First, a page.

Haiti’s government declared a state of emergency on Sunday, following several days of violence in the capital culminating in an attack on the country’s main penitentiary which left most of its inmates at large.

It said a curfew would be enforced from 6 p.m. to 5 a.m. through Wednesday in the Ouest region, which includes the capital Port-au-Prince, and added that both the state of the emergency and curfew periods could be extended.

Police told to ‘use all legal means’ 

Haiti’s Economy Minister Patrick Michel Boisvert signed the government statement, deputizing for Prime Minister Ariel Henry.

Security forces had “received orders to use all legal means at their disposal to enforce the curfew and detain those who violate it,” the government said.

Gang leader Jimmy Cherizier, a former police officer, has claimed responsibility for the recent violent attacks that he says aim to  oust Prime Minister Henry.

They began as Henry went on a trip to Kenya, seeking to salvage a deal for the African country to lead an international peacekeeping mission in the country.

Asked in Kenya when he felt it would be safe to return to Haiti, Henry did not comment.

What do we know about the jailbreak?

The violence came to a head overnight on Saturday with an attack on the country’s largest prison.

Inmates gather inside the National Penitentiary in downtown Port-au-Prince, Haiti, Sunday, March 3, 2024.
Some of the facility’s inmates have chosen to stay in the prison for now Image: Odelyn Joseph/AP/picture alliance

Prison gates were open on Sunday, with no security personnel in sight. Many families of prisoners held at the facility rushed there to check on loved ones.

The facility, built to hold 700 prisoners, had some 3,687 inmates locked up as of February last year, according to the rights group RNDDH. Fewer than 100 were believed to still be inside the facility after the attack, according to NGO workers.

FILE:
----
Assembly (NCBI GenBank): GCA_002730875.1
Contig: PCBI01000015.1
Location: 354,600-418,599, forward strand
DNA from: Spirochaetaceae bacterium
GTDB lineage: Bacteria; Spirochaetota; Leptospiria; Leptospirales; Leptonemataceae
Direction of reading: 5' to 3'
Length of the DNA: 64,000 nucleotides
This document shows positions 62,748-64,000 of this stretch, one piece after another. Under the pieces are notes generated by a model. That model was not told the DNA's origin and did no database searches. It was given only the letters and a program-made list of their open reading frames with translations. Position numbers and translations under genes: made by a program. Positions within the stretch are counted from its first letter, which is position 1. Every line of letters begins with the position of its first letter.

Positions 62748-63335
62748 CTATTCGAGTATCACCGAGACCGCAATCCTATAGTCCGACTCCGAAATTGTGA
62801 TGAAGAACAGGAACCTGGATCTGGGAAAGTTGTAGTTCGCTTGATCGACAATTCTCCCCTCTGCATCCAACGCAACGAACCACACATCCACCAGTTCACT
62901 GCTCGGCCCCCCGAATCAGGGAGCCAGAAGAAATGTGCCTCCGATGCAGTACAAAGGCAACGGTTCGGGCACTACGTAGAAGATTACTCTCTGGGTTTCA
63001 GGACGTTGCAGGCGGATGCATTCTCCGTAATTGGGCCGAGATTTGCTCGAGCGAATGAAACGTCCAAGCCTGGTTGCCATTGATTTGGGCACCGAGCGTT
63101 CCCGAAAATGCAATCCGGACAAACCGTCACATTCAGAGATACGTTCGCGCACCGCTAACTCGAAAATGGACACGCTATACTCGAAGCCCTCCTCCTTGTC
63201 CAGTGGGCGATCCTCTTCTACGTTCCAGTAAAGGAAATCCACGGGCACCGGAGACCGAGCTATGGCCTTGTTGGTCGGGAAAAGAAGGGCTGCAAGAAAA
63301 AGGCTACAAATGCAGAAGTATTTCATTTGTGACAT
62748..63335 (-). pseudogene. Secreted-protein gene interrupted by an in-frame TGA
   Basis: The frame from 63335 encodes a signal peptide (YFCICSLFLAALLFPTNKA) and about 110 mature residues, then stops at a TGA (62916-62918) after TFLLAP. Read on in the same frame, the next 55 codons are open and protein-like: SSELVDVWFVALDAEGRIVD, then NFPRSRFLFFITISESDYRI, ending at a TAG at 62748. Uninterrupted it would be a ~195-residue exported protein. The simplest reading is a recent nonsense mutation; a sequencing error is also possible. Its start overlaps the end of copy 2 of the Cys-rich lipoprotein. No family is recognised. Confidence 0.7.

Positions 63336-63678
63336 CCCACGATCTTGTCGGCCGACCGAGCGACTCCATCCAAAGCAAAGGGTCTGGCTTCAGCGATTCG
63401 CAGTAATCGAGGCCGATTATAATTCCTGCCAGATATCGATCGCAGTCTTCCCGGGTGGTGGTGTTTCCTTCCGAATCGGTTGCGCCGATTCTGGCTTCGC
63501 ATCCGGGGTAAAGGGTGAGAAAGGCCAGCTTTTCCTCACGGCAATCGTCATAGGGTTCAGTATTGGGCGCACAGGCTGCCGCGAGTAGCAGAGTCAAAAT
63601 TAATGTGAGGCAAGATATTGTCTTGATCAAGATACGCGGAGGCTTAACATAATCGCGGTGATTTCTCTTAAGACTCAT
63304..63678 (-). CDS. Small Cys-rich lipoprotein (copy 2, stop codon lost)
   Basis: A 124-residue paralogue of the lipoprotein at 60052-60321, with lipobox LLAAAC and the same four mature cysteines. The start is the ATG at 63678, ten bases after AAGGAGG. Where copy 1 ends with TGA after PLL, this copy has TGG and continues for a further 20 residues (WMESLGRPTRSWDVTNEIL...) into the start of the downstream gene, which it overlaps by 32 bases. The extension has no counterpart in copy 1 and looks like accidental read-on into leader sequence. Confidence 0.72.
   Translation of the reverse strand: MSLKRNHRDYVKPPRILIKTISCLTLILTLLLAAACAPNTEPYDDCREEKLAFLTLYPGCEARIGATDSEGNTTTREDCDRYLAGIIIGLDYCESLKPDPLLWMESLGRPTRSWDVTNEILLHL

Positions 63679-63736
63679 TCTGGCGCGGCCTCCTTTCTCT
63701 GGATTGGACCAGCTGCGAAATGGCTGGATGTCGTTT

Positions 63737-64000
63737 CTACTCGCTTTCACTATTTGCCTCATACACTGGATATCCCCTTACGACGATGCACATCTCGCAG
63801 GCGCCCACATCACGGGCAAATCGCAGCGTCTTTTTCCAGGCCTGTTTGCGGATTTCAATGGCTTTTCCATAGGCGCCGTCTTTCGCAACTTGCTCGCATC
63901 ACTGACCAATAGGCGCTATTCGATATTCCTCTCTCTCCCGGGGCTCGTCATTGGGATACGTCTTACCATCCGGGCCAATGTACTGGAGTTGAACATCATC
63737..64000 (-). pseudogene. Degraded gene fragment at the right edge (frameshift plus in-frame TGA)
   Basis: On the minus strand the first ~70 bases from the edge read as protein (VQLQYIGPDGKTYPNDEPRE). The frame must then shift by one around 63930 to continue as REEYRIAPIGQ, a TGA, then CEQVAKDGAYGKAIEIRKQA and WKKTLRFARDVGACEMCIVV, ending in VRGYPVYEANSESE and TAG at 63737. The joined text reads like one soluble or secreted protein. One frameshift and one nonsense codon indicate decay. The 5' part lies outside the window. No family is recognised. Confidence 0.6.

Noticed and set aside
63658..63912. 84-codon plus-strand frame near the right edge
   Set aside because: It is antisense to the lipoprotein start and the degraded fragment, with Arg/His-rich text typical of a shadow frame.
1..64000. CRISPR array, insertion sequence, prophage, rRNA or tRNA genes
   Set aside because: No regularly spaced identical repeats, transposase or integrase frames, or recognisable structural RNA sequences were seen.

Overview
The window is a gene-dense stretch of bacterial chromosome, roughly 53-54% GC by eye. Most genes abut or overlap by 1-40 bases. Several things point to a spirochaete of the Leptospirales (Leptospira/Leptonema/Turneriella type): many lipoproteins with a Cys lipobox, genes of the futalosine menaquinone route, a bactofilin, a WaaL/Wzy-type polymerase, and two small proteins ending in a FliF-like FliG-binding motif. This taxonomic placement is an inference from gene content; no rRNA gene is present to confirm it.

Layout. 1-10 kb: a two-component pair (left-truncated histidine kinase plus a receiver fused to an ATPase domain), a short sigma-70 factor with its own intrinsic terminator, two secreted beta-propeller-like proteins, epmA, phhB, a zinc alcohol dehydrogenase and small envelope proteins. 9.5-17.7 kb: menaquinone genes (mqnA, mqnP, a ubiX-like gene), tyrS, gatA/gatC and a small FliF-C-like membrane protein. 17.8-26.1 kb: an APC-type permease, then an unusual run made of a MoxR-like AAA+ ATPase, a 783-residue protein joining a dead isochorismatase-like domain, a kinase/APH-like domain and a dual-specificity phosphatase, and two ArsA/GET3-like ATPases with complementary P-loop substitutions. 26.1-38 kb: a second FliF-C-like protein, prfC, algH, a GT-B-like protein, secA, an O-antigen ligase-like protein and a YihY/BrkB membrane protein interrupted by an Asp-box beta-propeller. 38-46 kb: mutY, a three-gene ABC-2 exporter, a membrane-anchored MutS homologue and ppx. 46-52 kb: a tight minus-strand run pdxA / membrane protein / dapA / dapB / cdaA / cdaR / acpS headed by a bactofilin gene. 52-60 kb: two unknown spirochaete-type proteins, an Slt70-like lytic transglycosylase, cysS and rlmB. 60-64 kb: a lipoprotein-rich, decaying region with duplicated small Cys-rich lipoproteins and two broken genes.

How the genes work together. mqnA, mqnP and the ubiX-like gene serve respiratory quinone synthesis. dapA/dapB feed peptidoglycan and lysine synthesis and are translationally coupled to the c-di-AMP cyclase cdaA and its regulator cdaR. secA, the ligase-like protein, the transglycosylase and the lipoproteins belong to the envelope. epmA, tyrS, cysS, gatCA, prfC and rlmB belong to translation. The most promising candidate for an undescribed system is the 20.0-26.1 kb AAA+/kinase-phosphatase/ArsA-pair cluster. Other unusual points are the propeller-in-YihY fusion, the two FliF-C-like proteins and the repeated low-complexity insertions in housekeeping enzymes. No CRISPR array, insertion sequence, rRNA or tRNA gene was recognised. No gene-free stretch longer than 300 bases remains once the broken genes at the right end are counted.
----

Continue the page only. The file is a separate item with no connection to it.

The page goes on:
They included 18 retired Colombian soldiers accused of working as mercenaries in the July 2021 assassination of Haitian President Jovenel Moise.

In a statement on social media on Sunday, the Ministry of Communication said the attack on the prison “sought to release those who were imprisoned for acts of murder, kidnapping, and other serious crimes.”

The ministry acknowledged the failure of police forces to prevent the escape of many prisoners, saying the attack left many inmates as well as prison staff injured.

Haiti’s growing gang violence

The armed clashes between gangs and police come on the heels of a flurry of violent protests that were simmering for some time but ramped up in the last few days as Henry visited Kenya.

Henry, who came to power after Moise’s assassination, had previously said that he would step down by early February.

An armed vehicle is seen near the National Penitentiary following violent clashes in the capital Port-au-Prince, Haiti March 3, 2024.
The attack on the largest prison comes amid intesified gang violence in the countryImage: Ralph Tedy Erol/REUTERS

He said later that security must first be re-established to ensure free and fair elections.

According to the UN, Haiti’s National Police has roughly 9,000 officers to provide security for the country’s more than 11 million inhabitants.

The Kenyan policing mission followed months of failed efforts to find a country willing to lead the operation.

UN and Western-led deployments are viewed skeptically in Haiti, following past cases of child sexual abuse and a 2010 cholera outbreak that was traced back to a barracks in a country that had previously eradicated the disease.

How the world destabilized Haiti

To view this video please enable JavaScript, and consider upgrading to a web browser that supports HTML5 video

Haiti’s troubled history

A key outpost for Christopher Columbus and later both a Spanish and French colony, Haiti became the first Latin American or Caribbean country to become an independent nation in 1804.

However its lucrative plantation and slave-based economy was maintained by the winners of its war of independence.

The country also faced a century of international ostracism and crippling compensation payments to France.

It was occupied by the US from 1915 to 1934 and then spent decades under the corrupt and autocratic rule of the Duvalier family. It only began to emerge and start seeking to establish a more democratic political system in 1986. 

The country also endured a 2004 coup and a massive 2010 earthquake centered to the west of Port-au-Prince that killed around a quarter of a million people. Unpaid labor is still a practice in Haiti.

msh, rmt/wd (AP, Reuters)



Source link